(Before the edit) Why do the authors of Introduction to Statistical Learning state that:

..the test error estimate resulting from LOOCV tends to have higher variance than does the test error estimate resulting from k-fold CV.

while LOOCV clearly yields the same results each time, thus resulting in no variance at all?

I know formulations of this question have already been answered and I read them all, but I just don't get what we're looking at.

EDIT: I looked again at the main points that are outlaid in the answers of the questions in the links Richard Hardy suggested

High variance of leave-one-out cross validation

The answer here says that we should be looking across different realizations of the dataset. I tried out to visualize this with an example, where I simulated a population of 1 000 000 observations from which I sampled a small training set on which I computed the k-fold cross validation error for K = 2, 5, 10 as well as LOOCV error. I repeated this 1000 times and recorded the errors for the different numbers of folds. The results were consistently showing a decrease in variance with an increase in the number of folds.

Happily in the post Bias and variance in leave-one-out vs K-fold cross validation the main answer suggests that this is not true in general, and might occur only in some special cases. The answer with just one upvote less, though, repeats the reasoning that's been given in the book ISLR. Correlated outcomes means higher variance, etc.

The same goes for the other posts on the subject. It seems people are contradicting about whether or not LOOCV has high variance or not.

I discovered though that no one is contradicting about the statement that there's correlation among the LOOCV estimates, and giving it a second thought I started doubting why this is. So my edited question goes:

Why are the test estimates correlated in LOOCV? I don't doubt that the trained models are correlated, but each of those correlated models is tested on an entirely different held out data point and therefore producing an entirely different test error which means that there isn't any correlation at all between the test estimates which we're averaging to obtain the LOOCV error.

For example: say there are 100 observations from the model Y = 2*X + eps, then all 100 models where one observation is held out will produce almost the same coefficient beta for the training model Y = (beta)*X. Testing on the held out observation the error is (Y-(beta)*X)^2, and if X has some variance var(X) than the test error's variance for the individual test observations will be a function of var(X). Therefore fully independent of the other test estimates and only dependent on the variability of X.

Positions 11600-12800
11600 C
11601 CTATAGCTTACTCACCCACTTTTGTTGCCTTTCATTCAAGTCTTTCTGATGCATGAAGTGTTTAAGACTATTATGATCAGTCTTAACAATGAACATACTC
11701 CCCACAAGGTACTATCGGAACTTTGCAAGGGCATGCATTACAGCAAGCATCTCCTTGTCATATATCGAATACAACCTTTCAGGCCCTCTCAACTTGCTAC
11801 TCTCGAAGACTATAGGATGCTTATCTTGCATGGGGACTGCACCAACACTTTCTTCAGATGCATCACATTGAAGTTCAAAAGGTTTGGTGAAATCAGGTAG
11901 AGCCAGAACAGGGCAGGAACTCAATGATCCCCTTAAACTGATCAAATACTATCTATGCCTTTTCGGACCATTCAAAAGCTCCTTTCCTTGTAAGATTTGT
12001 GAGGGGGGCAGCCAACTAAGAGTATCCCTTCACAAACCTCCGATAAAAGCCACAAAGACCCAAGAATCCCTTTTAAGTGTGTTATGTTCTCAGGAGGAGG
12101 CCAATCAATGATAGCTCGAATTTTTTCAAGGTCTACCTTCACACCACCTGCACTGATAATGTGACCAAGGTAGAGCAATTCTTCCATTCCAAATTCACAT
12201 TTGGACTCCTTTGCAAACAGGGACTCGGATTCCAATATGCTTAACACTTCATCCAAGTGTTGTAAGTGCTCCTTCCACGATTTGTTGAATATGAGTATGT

Does anyone have any thoughts on this that can make things clear for me?

Thanks in advance :)

  • $\begingroup$ There indeed are a few related threads with valuable answers: 1, 2, 3, 4, 5. Could you please identify how your question differs, thereby ensuring it is not a duplicate? Thank you. $\endgroup$ Aug 28, 2019 at 19:46
  • $\begingroup$ Thank you for your response, I updated my question, please let me know if you still find it to be a duplicate. $\endgroup$ Aug 30, 2019 at 3:16
  • $\begingroup$ Looks clearer now, thank you! $\endgroup$ Aug 30, 2019 at 5:53

1 Answer 1


Imagine you have you are testing your already build a model on one independent test set that has an outlier. This outlier has no way of influencing results on the other data points, thus here the test estimates are not correlated.

Now imagine the same situation but running CV instead. Now the same outlier does affect the results of other data points. You can say that this data-point is affecting your results twice, first, it's making your results worse when it's in the test set, second, it's making the results worse when it's in the training set because it's used to fit the models.

Of course, you don't need to have outliers in the data to observe this. This is just to illustrate how data points in CV are not completely independent as they would be in a one hold-out set scenario.

  • $\begingroup$ Thanks for your reply! I am not sure if I understand correctly. You're saying that testing on an independent test set gives uncorrelated estimates and testing using CV on the training set must have correlation? One other thing that also confuses me is how can one measure correlation between test estimates of a single method? $\endgroup$ Aug 30, 2019 at 16:30
  • $\begingroup$ Correlated is not the great word there, the better would be to think about it as being dependent. If you use some parametric test then it assumes independent samples (IID) which is not the case here $\endgroup$
    – rep_ho
    Aug 30, 2019 at 17:27
  • $\begingroup$ Great, thinking of the estimates as being dependent really works for me! Would this effect be bigger when using k-fold CV or LOOCV? For instance, in your example with an outlier? $\endgroup$ Aug 31, 2019 at 3:04

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